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Block Island 2008

Phoning it in has become a popular pejorative among the blogging and social crowd. It’s considered the epitome of laziness, the pinnacle of apathy, and it’s something that you want to avoid as much as possible, right?

Except… we’re human. Some days we simply don’t have enough A-game in the tank. Some days we simply don’t have a well to draw from and not enough time or resources to recharge the batteries in a timely manner.

Some days, we have to phone it in.

Here’s the funny thing: if you phone it in correctly, at least from a content creation perspective, you can create some stuff that’s incredibly valuable and timeless. Here’s a few examples of posts I phoned in:

  • Tools I use on my Mac. Total phone-in list post that involved opening my Applications folder and talking about what I found in it. In the 3 years it’s been up, it’s one of my top 50 most visited blog posts.
  • Bertucci’s pasta sauce cloning attempt. Another post that’s in the top 50 of all time, I was messing around trying to figure out how they got their pasta sauce to taste as good as it did.
  • Free iPad wallpapers. I was swamped at a conference I was at and didn’t have time to blog, so I fired up iPhoto, browsed through my archives of photos, and sliced up 10 photos into 1024×1024 JPGs, then linked them up. In the top 25 blog posts I’ve ever done, traffic-wise.

The secret behind phoning it in, when you have to do it, is to draw on stuff you’ve already got, stuff that you know so well, stuff that is fresh in your mind that you can write about . These more casual, less “on message” pieces of content appeal to the personal, human sides of ourselves and can be a welcome break for your audience as well.

Some other phoning it in ideas:

  • Favorite songs in your audio collection that make you…
  • Your grandmother’s heritage recipe for…
  • How to make tomatoes taste better in …
  • Five tricks you use to break the ice at…
  • How to shop for…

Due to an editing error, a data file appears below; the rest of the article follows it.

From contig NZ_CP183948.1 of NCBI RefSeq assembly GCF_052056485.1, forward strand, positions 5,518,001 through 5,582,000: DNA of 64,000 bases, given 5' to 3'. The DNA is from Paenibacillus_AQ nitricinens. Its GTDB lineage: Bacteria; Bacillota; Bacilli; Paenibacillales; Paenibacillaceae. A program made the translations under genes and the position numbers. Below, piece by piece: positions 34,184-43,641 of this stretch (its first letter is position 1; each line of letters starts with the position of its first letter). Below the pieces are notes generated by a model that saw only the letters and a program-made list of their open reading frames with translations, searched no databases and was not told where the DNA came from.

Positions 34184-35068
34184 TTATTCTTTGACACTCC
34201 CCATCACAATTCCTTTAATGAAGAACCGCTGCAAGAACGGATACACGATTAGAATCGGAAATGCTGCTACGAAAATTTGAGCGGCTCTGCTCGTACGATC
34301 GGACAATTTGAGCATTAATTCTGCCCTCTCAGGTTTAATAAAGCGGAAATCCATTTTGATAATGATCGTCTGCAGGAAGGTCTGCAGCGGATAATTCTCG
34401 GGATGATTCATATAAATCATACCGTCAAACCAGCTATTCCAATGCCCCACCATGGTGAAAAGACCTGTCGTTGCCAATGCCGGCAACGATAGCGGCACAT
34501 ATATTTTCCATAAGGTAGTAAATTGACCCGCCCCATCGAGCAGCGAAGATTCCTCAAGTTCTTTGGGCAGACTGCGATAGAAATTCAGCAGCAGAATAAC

Should you phone it in all the time? No, of course not. But when you do have those days when you need a break, make something valuable anyway. You’ll be amazed at the longevity and power of some of the phoned-in topics. I wonder how a blog post on phoning it in will do…

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3 responses to “Phoning it in”

  1. Hi Christopher,

    On phoning it in…I couldn’t help but think of my years as a ballet dancer…We had barre work and center work…Barre work was all routine and repetition. The center work is where you pulled it all together, into something original–a dance and not just steps, or parts of a dance. You had to do a lot of barre work to get good in the center, especially when you were just starting out. And you kept showing up at the barre, whether or not you were inspired. It was that discipline, which ensured you would ultimately pull it all together, into something more–something inspirational & original.

    Keeping with this dancing analogy–I was also a jazz dancer. My ballet always improved when I took jazz classes alongside it. That’s when I goofed around and danced without as much intensity. But playing around in this way, phoning it in, if you will, prepared me to do some of my best work.

    Nice post. Well-appreciated.


  2. I wonder how many types of posts this one is going to generate today, simply because you said it’s a good idea. I don’t know if we can measure that metric in any meaningful way.

    Was going to make a joke about phoning it in is impossible as my cell phone isn’t active right now, however, couldn’t come up with a sufficient punchline….

    Another angle might be to look at who we’re phoning it in to, but that may take too long, based on what you’ve posted previously.

  3. […] I read several posts last week about not phoning it in during that week between Christmas and New Year’s. Like this one from Chris Brogan, this one from Jen Fong and this alternative take from Christopher S. Penn. […]

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